We’re making progress at detecting the signatures of organic chemicals on other planets. Mark Swain (JPL) and team have already made a name for themselves in this arena by their detection of carbon dioxide in the atmosphere of the ‘hot Jupiter’ HD 189733b, which followed earlier Hubble and Spitzer observations that revealed water vapor and methane there. Now they’ve used the same observatories to study another hot gas giant, HD 209458b, which orbits a star 150 light years away in Pegasus.

The result: A detection of basic materials necessary for life. Swain spells out what the team found and its significance:

“[HD 209458b is] the second planet outside our solar system in which water, methane and carbon dioxide have been found, which are potentially important for biological processes in habitable planets. Detecting organic compounds in two exoplanets now raises the possibility that it will become commonplace to find planets with molecules that may be tied to life.”


No one is suggesting these planets are habitable (at least not by any kind of life we currently understand), but the work demonstrates our progress at refining the tools of spectroscopy, splitting light into its components to tease out the signatures of different chemicals. At this stage, we’re showing the method is workable on those exoplanet atmospheres now within range of our study. We’re now entering the phase of characterizing and comparing such atmospheres, a process that helps us build the expertise that will eventually lead, let’s hope, to finding organic chemicals on Earth-like planets.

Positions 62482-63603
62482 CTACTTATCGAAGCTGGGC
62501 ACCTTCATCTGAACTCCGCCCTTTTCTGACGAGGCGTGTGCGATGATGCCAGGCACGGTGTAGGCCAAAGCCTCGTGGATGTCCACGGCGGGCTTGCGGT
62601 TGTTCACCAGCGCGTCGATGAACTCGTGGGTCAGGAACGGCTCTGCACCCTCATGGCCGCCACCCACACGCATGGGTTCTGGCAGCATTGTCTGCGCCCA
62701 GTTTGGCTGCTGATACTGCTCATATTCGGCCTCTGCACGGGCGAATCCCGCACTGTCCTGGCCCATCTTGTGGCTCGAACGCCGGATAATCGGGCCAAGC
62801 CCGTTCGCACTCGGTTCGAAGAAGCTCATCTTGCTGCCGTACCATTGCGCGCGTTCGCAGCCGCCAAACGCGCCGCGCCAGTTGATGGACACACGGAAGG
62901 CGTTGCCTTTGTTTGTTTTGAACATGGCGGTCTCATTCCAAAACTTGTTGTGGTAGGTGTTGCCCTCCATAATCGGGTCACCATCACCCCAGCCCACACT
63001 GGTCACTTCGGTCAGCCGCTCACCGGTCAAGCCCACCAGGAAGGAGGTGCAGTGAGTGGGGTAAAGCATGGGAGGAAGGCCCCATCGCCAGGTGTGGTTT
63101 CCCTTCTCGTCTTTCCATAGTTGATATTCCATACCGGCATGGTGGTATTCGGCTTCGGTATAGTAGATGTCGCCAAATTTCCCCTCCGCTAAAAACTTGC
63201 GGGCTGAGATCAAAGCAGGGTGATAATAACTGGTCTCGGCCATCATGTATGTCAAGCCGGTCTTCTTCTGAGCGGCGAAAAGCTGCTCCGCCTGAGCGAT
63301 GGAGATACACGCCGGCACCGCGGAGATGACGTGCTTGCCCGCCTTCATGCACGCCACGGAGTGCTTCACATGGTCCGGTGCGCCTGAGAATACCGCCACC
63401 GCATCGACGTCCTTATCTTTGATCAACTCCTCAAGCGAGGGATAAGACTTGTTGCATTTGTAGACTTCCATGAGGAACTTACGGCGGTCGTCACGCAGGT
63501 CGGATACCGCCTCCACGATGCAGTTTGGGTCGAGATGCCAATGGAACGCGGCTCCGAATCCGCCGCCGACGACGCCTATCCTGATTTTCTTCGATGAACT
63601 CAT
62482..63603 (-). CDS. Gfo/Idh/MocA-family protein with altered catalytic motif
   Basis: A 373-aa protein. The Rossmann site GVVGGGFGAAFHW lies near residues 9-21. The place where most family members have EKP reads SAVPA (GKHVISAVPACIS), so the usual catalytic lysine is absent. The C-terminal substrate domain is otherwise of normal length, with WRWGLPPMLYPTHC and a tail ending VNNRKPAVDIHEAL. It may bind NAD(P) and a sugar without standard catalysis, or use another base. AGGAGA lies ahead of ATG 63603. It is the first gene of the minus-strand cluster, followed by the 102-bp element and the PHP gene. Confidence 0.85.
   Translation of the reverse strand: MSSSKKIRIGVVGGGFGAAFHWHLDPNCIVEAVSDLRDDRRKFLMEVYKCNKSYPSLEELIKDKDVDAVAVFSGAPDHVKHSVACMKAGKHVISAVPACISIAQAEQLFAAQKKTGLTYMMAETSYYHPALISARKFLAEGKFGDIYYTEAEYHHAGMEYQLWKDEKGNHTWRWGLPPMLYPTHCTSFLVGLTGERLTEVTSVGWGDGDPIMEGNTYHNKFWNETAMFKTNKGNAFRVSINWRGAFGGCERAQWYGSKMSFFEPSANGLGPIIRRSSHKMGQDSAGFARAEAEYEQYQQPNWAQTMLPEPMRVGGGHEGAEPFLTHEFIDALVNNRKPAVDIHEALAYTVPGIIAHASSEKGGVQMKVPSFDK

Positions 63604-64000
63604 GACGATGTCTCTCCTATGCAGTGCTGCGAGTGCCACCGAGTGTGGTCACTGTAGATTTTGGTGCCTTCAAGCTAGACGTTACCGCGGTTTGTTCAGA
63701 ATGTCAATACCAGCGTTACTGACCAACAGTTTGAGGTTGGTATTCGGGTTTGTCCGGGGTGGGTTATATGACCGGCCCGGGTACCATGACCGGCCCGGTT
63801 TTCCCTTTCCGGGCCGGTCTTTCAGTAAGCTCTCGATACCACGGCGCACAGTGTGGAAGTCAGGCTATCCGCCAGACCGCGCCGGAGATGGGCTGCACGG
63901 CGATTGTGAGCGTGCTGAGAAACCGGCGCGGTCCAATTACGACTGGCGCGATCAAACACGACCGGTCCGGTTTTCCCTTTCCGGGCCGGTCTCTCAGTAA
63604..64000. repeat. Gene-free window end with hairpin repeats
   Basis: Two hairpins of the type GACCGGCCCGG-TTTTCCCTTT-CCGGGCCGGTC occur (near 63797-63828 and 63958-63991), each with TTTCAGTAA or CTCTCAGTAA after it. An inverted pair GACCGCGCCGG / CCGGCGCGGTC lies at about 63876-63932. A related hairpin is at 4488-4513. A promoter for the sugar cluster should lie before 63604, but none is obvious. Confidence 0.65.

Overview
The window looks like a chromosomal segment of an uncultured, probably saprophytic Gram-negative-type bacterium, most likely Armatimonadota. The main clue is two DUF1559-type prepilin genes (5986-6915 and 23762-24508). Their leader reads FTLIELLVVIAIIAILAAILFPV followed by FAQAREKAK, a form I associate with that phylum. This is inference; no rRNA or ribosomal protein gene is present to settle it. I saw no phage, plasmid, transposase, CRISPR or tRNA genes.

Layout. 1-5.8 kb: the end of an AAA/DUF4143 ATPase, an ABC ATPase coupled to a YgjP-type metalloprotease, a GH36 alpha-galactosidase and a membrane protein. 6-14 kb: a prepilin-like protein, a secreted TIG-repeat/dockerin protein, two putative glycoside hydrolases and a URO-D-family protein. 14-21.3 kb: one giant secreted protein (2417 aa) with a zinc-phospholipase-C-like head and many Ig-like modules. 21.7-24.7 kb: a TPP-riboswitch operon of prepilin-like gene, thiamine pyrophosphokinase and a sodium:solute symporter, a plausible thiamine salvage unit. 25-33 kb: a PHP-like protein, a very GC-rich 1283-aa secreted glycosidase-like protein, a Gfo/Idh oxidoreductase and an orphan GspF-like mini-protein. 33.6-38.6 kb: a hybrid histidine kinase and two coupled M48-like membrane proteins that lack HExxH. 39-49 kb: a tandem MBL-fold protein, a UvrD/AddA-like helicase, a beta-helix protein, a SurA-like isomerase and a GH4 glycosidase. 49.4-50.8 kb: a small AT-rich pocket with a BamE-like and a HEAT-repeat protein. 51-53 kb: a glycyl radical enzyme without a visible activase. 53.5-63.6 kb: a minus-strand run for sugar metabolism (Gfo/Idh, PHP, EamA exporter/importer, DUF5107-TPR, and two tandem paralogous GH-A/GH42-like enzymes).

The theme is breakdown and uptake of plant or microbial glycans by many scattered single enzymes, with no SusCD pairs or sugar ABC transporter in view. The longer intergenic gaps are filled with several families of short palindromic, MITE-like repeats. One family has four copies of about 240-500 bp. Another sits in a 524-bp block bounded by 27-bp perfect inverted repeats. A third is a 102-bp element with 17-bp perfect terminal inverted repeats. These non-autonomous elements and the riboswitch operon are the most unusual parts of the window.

Image: The basic chemistry for life has been detected in a second hot gas planet, HD 209458b, depicted in this artist’s concept. Two of NASA’s Great Observatories – the Hubble Space Telescope and Spitzer Space Telescope, yielded spectral observations that revealed molecules of carbon dioxide, methane and water vapor in the planet’s atmosphere. HD 209458b, bigger than Jupiter, occupies a tight, 3.5-day orbit around a sun-like star about 150 light years away in the constellation Pegasus. Credit: NASA/JPL-Caltech.

The comparison of just two planets in this manner is already intriguing. While the relative amounts of water and carbon dioxide are similar, methane is a different matter. HD 209458b shows a greater abundance of methane than HD 189733b. Swain again:

“This demonstrates that we can detect the molecules that matter for life processes. The high methane abundance is telling us something. It could mean there was something special about the formation of this planet.”

What that something might be remains an open question, but as we begin to compare hot Jupiters using existing tools like Hubble and Spitzer, we’ll build a context in which to place these findings. That will teach us more about how hot Jupiters form, but it will also sharpen our analytical tools for studying the kind of interesting worlds we hope Kepler and CoRoT will find, planets that might be capable of sustaining life as we know it. When that day comes, we’ll want to be sharp enough to distinguish life signs from the host of other processes that could produce a similar chemical composition.